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CBOE has something with limited capacity. Yahoo Finance also gives the current option chain. But historical option data is not free. The most affordable I saw is here. I don't know about its validity but their structure seems good and almost clean. More importantly, data seems reliable. p.s. I am not sure if providing the paid data link is within T&C ...
I found US data here. While this data doesn't include correlations, these can be calculated relatively easily.
You can find VIX intraday history back to 2003 at Pi Trading, http://pitrading.com. Look under the market data package.
Most of these classifications of aggressive trades are not so relevant anymore, due to smart order routers which execute aggressive parent orders using passive child orders, as Maureen O'Hara points out in http://www2.warwick.ac.uk/fac/soc/wbs/subjects/finance/fof2014/programme/maureen_ohara.pdf I am not sure what I would do if I wanted this information, ...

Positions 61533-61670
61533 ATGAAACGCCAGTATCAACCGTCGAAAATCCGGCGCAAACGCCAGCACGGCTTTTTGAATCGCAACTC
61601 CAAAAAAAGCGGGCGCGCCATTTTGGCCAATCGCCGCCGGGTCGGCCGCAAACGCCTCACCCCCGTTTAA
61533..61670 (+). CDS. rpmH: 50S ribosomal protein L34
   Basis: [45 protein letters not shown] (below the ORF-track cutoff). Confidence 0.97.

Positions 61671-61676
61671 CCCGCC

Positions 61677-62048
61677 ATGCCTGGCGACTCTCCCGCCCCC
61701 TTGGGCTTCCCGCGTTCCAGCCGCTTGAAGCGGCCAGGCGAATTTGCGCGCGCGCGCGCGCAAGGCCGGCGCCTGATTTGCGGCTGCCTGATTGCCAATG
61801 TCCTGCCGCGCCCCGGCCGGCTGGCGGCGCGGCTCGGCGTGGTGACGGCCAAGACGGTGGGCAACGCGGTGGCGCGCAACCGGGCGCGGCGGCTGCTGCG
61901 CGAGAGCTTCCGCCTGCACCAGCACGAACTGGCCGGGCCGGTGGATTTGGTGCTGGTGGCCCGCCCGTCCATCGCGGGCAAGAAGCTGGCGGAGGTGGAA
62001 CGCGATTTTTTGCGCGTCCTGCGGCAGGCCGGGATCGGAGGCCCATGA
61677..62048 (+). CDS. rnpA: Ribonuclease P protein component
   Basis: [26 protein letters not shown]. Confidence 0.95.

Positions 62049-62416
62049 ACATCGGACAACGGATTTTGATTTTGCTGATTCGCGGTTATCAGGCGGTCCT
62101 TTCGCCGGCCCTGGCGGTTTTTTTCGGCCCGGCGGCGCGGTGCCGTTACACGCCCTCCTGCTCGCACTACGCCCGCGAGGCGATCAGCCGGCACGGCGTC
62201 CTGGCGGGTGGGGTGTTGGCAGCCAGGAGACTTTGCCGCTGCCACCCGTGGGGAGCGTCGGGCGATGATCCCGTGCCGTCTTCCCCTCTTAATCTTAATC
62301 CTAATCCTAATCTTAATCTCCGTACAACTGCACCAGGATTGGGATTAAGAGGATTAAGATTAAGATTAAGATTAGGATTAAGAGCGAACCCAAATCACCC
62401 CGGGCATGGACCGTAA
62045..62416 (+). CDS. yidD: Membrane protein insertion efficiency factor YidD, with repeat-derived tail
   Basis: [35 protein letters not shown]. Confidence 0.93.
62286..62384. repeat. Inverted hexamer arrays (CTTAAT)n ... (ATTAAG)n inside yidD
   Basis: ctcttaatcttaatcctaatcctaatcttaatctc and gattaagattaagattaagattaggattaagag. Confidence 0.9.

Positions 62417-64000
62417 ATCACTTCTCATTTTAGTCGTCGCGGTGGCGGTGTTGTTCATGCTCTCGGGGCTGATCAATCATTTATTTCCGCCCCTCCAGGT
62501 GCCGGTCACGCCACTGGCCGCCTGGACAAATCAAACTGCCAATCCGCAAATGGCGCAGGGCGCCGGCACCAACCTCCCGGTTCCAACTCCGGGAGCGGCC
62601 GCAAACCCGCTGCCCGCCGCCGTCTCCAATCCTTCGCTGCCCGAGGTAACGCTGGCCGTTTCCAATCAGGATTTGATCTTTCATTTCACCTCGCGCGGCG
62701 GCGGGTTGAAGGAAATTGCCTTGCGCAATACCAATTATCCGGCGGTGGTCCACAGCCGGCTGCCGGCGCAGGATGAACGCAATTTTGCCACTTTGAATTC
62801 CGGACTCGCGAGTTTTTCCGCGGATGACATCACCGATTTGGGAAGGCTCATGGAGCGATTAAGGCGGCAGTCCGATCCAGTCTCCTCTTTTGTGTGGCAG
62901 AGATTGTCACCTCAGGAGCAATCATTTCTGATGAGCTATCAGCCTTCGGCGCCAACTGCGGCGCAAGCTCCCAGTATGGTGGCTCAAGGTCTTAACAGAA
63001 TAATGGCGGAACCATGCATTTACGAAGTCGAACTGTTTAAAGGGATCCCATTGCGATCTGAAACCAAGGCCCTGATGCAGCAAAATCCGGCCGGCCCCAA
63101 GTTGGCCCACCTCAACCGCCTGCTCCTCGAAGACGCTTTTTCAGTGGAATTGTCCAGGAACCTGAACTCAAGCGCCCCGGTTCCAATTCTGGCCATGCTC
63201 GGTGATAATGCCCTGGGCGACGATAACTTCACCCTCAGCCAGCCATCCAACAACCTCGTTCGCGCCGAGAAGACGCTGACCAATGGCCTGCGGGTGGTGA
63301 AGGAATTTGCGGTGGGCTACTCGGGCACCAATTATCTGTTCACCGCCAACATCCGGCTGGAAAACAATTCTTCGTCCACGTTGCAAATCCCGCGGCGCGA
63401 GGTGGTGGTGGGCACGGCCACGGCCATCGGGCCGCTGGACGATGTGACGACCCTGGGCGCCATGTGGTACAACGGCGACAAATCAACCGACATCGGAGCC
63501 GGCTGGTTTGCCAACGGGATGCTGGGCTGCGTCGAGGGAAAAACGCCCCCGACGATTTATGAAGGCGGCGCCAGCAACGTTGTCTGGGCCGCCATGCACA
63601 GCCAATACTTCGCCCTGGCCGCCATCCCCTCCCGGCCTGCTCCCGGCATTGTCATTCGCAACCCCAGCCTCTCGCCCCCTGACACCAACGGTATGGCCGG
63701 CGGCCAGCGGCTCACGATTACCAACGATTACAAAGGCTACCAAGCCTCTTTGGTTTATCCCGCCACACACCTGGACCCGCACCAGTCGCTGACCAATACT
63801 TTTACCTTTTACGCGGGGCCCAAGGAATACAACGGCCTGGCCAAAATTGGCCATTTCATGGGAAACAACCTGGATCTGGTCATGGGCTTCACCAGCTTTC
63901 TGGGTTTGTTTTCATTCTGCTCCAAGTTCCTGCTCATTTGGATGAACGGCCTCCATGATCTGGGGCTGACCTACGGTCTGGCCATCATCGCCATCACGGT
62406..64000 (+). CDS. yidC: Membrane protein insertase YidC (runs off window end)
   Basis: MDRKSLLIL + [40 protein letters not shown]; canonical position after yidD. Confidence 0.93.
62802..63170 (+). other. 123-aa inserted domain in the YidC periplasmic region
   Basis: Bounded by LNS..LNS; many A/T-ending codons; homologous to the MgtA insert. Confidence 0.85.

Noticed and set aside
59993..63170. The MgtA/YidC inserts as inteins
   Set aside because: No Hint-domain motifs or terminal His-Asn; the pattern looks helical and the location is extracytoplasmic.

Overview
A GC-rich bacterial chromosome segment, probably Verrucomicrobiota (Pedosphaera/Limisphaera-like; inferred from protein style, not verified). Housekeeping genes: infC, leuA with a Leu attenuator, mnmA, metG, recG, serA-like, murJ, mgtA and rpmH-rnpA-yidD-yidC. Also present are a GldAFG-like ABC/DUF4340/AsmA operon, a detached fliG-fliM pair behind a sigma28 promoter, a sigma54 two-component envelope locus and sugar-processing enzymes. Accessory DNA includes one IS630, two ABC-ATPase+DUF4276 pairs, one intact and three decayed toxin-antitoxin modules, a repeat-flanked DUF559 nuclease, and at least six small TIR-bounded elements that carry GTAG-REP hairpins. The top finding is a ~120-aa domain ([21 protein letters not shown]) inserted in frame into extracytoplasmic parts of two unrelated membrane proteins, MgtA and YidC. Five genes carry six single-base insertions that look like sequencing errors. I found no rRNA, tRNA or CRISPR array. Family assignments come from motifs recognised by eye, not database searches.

I've found that the EODData website is difficult to understand. That can be overcome with reasonable support. I wrote to EODData with a support request one week ago. I have yet to get any response. This site, absent decent support, is worthless. I would advise that you avoid it like the plague until the owners start to pay attention to support requests. ...
The most commonly-known approach to this is described in Inferring trade direction from intraday data (1991) by Lee and Ready. You will find that the non-trivial part has to do with classifying trades that are reported inside the spread. I believe you will find that the Lee-Ready algorithm will outperform the naive midpoint reference approach suggested by ...
I think spread midpoint will be more safe reference, after that if transaction price is higher from midpoint its buy, otherwise sell, if equal then not specified.
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